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Court throws out EFF Parliament case

EFF Members of Parliament showing signs and disrupting proceedings in 2019. Picture: Phando Jikelo/African News Agency(ANA)

EFF Members of Parliament showing signs and disrupting proceedings in 2019. Picture: Phando Jikelo/African News Agency(ANA)

Published Jan 18, 2022

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The Western Cape High Court has thrown out the EFF’s urgent application that sought an interim interdict to suspend the implementation of sanctions against its Members of Parliament.

The sanctions against EFF MPs Nthako Matiase, Nokulunga Sonti and 14 others arose from a report from the National Assembly’s (NA’s) Powers and Privileges Committee that was adopted in December last year.

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The committee had disciplined the EFF members for disrupting Public Enterprises Minister Pravin Gordhan’s Budget vote speech on July 11, 2019.

Matiase and Sonti were penalised by losing their salaries for a month, while the other 14 MPs were fined one month’s salary and allowances.

According to Parliament, the EFF MPs repeatedly raised points of order, which were ruled invalid by Presiding Officer NA House Chairperson Grace Boroto. The MPs persisted in raising the same points of order and then stood up, crossed the floor and proceeded towards Gordhan. Boroto then asked the Parliamentary Protection Service to remove the EFF MPs.

The EFF brought an application for an interim interdict in December 2020, pending the finalisation of the EFF’s review application.

The EFF had applied to have the committee report and the process leading up to its adoption declared unlawful, reviewed and set aside. The review has yet to be enrolled for a hearing.

Parliament spokesperson Moloto Mothapo said that in March 2021, the EFF MPs were notified of the committee’s finding of guilt and were invited to make representations on both the findings and the sanctions, but they chose not to accept this invitation.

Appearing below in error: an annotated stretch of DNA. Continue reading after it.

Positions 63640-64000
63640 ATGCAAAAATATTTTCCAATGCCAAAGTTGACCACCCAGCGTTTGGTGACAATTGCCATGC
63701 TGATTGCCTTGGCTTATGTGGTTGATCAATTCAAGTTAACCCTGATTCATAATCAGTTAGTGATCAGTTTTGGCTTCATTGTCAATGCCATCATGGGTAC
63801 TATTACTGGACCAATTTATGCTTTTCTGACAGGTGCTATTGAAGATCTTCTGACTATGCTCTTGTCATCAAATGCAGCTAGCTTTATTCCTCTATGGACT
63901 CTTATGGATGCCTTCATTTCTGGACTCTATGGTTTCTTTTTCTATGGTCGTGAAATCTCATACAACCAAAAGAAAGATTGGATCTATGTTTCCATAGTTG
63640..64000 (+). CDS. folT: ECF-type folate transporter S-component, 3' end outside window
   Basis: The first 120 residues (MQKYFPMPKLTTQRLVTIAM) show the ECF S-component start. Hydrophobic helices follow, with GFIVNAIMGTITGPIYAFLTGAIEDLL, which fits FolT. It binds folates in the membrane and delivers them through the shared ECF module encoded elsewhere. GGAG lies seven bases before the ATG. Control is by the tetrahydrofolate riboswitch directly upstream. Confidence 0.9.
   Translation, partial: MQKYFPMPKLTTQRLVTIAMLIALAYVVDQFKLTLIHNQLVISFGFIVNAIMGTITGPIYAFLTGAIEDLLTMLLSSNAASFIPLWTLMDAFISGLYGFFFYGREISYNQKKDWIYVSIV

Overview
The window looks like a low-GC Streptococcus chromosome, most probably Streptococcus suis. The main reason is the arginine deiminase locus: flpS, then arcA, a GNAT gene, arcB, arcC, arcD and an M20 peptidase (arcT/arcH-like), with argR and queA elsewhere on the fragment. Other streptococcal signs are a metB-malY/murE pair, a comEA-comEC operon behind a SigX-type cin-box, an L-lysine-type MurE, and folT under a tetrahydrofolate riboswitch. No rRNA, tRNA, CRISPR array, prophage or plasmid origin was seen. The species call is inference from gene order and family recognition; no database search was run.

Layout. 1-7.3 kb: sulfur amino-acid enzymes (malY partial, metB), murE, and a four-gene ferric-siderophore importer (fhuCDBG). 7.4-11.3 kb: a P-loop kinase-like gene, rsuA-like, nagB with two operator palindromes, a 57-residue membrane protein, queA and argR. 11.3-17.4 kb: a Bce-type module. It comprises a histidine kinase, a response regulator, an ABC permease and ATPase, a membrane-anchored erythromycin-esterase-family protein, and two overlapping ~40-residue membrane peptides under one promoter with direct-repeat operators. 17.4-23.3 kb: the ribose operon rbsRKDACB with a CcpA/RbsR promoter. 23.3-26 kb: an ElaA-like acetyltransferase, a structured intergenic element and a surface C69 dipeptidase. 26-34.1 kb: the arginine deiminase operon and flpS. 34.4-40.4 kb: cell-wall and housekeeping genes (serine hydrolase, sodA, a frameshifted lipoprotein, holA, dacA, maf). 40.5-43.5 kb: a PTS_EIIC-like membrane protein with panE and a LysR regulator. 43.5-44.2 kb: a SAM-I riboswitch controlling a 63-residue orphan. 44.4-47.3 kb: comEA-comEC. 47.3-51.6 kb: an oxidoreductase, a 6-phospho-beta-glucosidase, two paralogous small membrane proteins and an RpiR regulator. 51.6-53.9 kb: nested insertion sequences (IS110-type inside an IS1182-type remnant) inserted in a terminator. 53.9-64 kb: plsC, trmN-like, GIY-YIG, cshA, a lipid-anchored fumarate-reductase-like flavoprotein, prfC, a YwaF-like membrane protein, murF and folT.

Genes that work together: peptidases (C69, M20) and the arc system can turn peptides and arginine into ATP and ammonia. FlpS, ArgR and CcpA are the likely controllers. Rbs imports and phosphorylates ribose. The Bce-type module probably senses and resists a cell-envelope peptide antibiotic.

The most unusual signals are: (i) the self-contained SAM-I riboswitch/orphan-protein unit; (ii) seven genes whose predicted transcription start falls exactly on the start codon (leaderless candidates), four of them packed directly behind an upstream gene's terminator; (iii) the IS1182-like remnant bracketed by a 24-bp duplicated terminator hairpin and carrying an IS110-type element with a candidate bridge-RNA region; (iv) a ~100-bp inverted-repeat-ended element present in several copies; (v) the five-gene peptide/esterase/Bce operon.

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“In its judgment, the court said it found it difficult to understand why the EFF was seeking an interim interdict against the committee. The EFF launched the review application in December 2020 and has been able to approach the court for interdictory relief against the committee since March 12, 2021, when they were notified of the guilty findings and the intention to impose sanctions,” said the court.

The court also said that it could not understand the slow pace of the EFF's pursuit of the review application. As no evidence had been placed before it as to when the review was likely to be heard, the implication was that the EFF was asking the court to interdict the committee indefinitely.

The court further emphasised that there was a duty on a party applying for interim interdictory relief to bring its application expeditiously and with conscientiousness. Had the EFF done so, the review application would most likely have already been decided.

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“The court held that the EFF created its own urgency in the case, adopting a timetable to suit itself and failed to place all relevant facts before the court to support a case of true urgency.”

The court ordered the EFF to pay costs.

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